Find out how we travelled around the beautiful and remote mountainous area of Northern Vietnam by motorbike, four days and nights with a total budget of 40$ p/p. This region remains unexplored with untold off the beaten path places.
We love exploring around independently, as we love the intercultural exchange that happens when you interact with locals. If you add the fact that locals live in areas largely untouched by modern ways of life, it is even more special.
Sa Pa was our base town, where we could find some more information about the places we wanted to visit and find a motorbike we could hire. It didn’t take us long to find a good deal, Honda wave, 80000 Dongs (3.6$) per day (24 h) in Van Son Hotel. We packed a small rucksack with sleeping bags, tent, some clothes, food and off we went in search of new adventures.
Sa Pa and the tribe people
Sa Pa is a hill station in Northern Vietnam where different and varied hill tribe minorities live. It’s also well known for trekking and for rice terraces turning into the most amazing scenic region. Travellers who venture this far do it to admire the amazing landscape and to have a close encounter with hill tribe minorities in their daily lives.
As soon as you get off your bus, tribe people with their embroidered traditional clothing will approach you and follow you offering their help to guide your trekking, feed you and accommodate you in their own houses. Yes may be you were expecting to go and find them, instead fo being found and followed by them, but it is now a business. You want to have an experience, and tribe people are there so they can get an extra income, so everybody wins!
Tribe people are kind and polite, just remember they can be very persistent, so if you are not interested tell them you have already a guide and they will leave. Never be rude to them, they are just trying to make their austere way of living a bit easier.
If you decide to collaborate with this wonderful way of helping tribe people, our personal advice is to do it directly with them. Avoiding intermediaries you can negotiate the final price directly with them, so you will save money, and on the plus side, you know that the money goes straight to the people that need it.
Our adventure in Sa Pa
We were on route to Cat- Cat, one of the villages popular on trekking routes, so popular that they charge a toll of 15.000 Dongs for using the road. We decided to skip it, ‘anything too touristic is missing some authentic essence’. We turned around and took the first road up on our right. We didn’t know where this road was heading to, but as it was taking us higher, we could enjoy incredible scenery of terraced rice fields along steep mountainsides. We guessed villages were all around, as in our way we found tribe people from all ages walking with heavy rattan baskets. I must admit I felt a bit bad, whilst we were comfortably riding our motorbike and greeting this people that probably had to walk for a few more km with that load in their backs. That’s when we though: We can’t help them all, but certainly we can help a few!!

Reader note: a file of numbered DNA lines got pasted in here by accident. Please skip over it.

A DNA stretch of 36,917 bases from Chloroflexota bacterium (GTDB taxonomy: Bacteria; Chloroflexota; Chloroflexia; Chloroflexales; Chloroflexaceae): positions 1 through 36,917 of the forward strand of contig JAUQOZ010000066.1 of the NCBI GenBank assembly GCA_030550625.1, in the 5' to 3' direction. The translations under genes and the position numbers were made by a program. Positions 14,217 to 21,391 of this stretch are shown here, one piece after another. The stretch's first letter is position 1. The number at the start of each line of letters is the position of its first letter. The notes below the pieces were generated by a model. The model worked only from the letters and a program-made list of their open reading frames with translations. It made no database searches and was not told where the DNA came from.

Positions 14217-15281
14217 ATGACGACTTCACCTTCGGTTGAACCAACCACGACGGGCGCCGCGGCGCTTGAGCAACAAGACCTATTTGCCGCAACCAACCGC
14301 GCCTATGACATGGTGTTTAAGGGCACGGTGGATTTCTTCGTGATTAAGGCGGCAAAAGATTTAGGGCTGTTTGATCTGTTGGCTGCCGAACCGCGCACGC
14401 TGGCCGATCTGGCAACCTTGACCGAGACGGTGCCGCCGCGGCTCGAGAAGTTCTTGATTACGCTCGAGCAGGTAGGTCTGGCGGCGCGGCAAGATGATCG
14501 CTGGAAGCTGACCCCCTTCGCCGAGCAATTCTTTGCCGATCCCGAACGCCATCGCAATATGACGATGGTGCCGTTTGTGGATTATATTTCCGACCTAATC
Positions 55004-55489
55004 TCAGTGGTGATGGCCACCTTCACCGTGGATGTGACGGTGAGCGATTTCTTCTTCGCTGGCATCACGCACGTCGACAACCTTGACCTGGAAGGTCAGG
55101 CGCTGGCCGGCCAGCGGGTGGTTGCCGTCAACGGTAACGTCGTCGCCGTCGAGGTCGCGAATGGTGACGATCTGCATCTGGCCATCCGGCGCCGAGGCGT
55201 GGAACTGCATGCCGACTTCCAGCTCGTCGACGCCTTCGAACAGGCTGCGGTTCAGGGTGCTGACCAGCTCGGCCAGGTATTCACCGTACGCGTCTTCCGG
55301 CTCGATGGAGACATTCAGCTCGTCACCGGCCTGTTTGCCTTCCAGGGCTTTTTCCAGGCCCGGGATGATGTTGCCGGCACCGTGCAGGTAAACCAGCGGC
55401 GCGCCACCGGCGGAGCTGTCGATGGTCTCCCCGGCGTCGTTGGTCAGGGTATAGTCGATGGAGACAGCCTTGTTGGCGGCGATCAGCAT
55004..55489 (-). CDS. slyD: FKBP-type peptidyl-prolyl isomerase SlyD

So we decided to help as many people as possible in our way, giving them a lift to their villages. We couldn’t believe how far these people had to walk and as you can imagine this was a great experience as they were taking us to their villages and it felt so good to be helping them.
Even though we were not far from Sa Pa town, we were now off the beaten path so the only way of communicating with locals was by gestures and signs.
Night was falling and it was time to look for a space where to pitch our tent. Just by the road there was a wooden house and we asked (in sing language) if we could camp in front of their house, the Hmong family accepted, so the young couple and their seven children were now our neighbours ! As soon as we put the tent up they were fascinated; they had never seen a tent before! And soon more families from the nearby houses came to see the ‘strange little portable bedroom’ that two travellers brought to their neighbourhood.
You don’t have to speak the same language to communicate and have a good time, especially with the children, with whom we spent most of the night playing games. It was remarkable to see how the eldest daughter was in charged of her siblings, even though she was only 10 years old, she acted like a mother, responsible and even reluctant to play . I guess she knows a big responsibility relies on her and didn’t want to be distracted. Yet she is a child and ended up playing with us like the rest.
In the morning when we woke up the seven children were waiting impatiently for us. We were invited to have breakfast with them in their humble house. Built with pieces of wood, the kitchen was a simple room, with no running water (apart from the river beside the house) and no electricity at all. The fire is on and we are sat in wooden stools in a circle around a rustic pot full of sticky rice that we combine with some herbs sauce.
We can’t describe with words how special this moment was for us, we were invited to their private lives, they shared the very few food they had and treat us like family asking nothing in return. Poor people are often the most generous.
Travel is always a poignant reminder of the complexity of life
To keep reading the adventures of our multiday motorbike route through North Vietnam go to Off the Beaten Path: Sapa to Sin Ho